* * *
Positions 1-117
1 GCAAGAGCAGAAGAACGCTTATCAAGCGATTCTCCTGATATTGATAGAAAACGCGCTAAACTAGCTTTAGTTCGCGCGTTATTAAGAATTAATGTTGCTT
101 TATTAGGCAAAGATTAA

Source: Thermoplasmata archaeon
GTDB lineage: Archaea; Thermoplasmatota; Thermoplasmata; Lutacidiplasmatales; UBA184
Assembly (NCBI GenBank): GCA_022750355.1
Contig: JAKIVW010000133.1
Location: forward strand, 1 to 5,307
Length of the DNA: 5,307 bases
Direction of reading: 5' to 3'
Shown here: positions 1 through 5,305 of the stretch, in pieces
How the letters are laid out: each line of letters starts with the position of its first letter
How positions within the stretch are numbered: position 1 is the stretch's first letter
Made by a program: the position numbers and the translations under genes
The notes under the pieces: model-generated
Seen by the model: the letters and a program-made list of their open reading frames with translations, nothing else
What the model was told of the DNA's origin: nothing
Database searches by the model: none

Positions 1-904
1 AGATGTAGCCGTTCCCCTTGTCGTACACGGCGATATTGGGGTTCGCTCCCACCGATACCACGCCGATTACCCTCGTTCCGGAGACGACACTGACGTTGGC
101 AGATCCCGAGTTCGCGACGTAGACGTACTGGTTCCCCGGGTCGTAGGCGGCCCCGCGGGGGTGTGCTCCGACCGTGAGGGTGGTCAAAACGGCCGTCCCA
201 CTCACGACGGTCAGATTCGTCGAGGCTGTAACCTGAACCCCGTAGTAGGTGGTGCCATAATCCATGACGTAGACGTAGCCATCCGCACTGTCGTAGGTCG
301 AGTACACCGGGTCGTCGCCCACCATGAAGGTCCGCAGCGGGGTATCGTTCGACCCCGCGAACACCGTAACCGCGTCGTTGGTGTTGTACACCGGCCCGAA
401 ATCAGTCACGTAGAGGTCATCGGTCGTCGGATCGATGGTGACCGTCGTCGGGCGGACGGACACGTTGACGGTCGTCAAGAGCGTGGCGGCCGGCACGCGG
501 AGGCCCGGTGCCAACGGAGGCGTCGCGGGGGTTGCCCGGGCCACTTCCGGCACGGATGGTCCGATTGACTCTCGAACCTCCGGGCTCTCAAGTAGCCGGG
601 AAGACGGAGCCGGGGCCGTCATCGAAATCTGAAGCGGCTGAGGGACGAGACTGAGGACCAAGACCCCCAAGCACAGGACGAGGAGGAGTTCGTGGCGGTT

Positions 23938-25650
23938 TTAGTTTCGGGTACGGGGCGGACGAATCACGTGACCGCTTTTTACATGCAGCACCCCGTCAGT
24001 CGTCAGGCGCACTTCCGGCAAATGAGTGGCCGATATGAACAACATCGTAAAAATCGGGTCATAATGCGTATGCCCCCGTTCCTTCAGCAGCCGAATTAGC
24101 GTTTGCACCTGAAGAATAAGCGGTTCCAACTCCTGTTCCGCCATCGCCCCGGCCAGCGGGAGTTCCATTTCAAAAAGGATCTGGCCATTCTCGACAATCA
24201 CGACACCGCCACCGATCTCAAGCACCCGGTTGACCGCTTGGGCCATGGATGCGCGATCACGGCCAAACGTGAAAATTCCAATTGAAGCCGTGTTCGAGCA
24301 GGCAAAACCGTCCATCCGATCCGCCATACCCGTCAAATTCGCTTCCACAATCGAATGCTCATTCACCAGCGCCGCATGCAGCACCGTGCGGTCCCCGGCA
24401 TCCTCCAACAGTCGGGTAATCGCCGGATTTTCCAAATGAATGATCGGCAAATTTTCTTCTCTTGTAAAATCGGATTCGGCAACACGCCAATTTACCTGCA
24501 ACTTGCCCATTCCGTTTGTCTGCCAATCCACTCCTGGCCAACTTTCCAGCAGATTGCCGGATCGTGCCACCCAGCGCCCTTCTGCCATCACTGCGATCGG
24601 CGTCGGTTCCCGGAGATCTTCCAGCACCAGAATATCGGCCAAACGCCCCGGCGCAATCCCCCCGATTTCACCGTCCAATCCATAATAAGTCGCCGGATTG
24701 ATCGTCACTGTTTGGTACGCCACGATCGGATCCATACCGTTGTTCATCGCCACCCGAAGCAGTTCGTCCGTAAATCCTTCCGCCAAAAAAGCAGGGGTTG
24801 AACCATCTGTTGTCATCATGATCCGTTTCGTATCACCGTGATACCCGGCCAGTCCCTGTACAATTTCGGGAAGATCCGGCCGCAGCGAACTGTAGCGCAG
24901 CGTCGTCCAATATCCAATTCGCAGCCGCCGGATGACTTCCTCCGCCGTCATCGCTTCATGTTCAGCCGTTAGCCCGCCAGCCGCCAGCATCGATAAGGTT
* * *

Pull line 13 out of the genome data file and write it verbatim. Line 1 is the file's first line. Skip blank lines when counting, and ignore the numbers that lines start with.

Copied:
How positions within the stretch are numbered: position 1 is the stretch's first letter